The Forgotten Push-Up

     Often times you will hear people complain about certain exercises because they feel pain when performing them.  Consequently, what they often do is either keep doing the exercise through pain (very stupid), stop doing the exercise because it always bothers them, or they stop training all together.  There are always ways to work around injury (specifically a shoulder one) and the push-up is one that usually gets thrown under the bus.  Shoulder health from proper push-up form via proper scapular function and position can certainly help with nagging injuries associated with benching. 

     The scapulae are pivotal in that any altered scapular muscle function, weakness, or mobility + stability can result in shoulder joint problems (impingement, rotator cuff tears, labral tears, tendonitis/tendinosis).  Remember that the scapulae are part of the glenohumeral joint, the better the mobility+stability of the scapula, the better the function of the shoulder joint.  What do most people do when they have shoulder problems?  Go right to those external/internal rotation rotator cuff exercises.  While these are not bad they comprise 1 piece to the puzzle in regard to shoulder health.  So what can a push-up do?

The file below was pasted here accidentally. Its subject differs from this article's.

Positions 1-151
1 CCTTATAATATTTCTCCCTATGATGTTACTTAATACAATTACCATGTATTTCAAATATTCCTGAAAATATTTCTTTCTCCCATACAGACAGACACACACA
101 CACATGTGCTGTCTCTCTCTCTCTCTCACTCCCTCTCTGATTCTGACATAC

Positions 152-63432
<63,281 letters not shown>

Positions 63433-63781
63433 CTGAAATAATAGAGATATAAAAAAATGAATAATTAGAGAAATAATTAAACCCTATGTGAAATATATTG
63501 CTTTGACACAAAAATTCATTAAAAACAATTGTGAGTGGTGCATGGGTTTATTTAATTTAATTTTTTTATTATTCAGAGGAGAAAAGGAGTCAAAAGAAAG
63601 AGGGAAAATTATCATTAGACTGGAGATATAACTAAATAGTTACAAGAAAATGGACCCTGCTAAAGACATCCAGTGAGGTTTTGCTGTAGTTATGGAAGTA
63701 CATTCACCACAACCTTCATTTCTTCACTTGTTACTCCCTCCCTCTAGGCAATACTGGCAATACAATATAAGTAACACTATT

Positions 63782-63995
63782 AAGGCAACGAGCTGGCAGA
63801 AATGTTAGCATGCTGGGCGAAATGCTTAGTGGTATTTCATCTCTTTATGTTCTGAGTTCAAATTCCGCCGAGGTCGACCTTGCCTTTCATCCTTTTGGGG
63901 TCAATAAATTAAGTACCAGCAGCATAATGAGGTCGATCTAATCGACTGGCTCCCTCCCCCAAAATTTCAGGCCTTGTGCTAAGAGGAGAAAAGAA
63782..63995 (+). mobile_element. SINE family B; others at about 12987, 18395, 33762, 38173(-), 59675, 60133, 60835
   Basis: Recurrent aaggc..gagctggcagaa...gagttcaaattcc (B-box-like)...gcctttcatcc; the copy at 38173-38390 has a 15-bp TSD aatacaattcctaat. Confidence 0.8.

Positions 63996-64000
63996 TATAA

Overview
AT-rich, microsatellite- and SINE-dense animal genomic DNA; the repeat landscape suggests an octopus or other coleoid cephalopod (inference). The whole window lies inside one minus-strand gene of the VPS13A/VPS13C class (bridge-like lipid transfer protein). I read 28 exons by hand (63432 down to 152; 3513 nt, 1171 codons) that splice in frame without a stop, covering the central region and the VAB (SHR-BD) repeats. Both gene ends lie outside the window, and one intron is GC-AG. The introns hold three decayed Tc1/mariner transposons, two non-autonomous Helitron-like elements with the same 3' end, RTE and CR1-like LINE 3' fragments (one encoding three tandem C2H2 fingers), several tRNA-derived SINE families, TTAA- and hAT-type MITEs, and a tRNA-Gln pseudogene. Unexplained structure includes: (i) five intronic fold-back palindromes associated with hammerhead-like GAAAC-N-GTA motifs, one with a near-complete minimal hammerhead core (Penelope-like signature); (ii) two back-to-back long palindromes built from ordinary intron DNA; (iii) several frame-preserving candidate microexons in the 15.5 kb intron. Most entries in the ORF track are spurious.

Upward Rotators

In the above picture you can see the muscles that help upwardly rotate your scapula, the lower trap, serratus anterior, and upper trap. With regard to benching (if you’re doing it correctly) you want your shoulder blades packed back and down, basically when you bench your shoulder blades should get squeezed tight together throughout the entire set.  This provides a stable safe base from which to push weight.  As a result, the scapula cannot move freely and is unable to protract forward allowing for proper serratus function.  If the serratus does not function properly, it can lead to impingement problems in the shoulder. 

     The push-up performed correctly involves…

  • Keeping straight light from back of head to heel in line
  • Elbows tucked to 45 degrees
  • Think of pulling yourself to the floor
  • Be sure to engage in full ROM and to push your body all the way away from the floor (which will engage serratus)

*On a side note, I am growing out a beard, so yes that is a shaved head + beard = awesome. 

     Another option that can be a great addiction to a warm-up or as part of a program is the Scap-Push up into Yoga Push Up.  This gets the serratus in all its functions, protraction and upward rotation (which you do not get with a normal push-up).  This is a great “bang for your buck”  because you get a hamstring stretch and hip and spine dissociation.

These are just some good suggestions to improve shoulder function.  Once good form is accomplished you can elevate the feet on a push-up which has been shown to increase serratus activation or add resistance.



Categories: Core Training, Injury Prevention, Strength Training

1 reply

  1. Thanks Matt. I like the specific cues!

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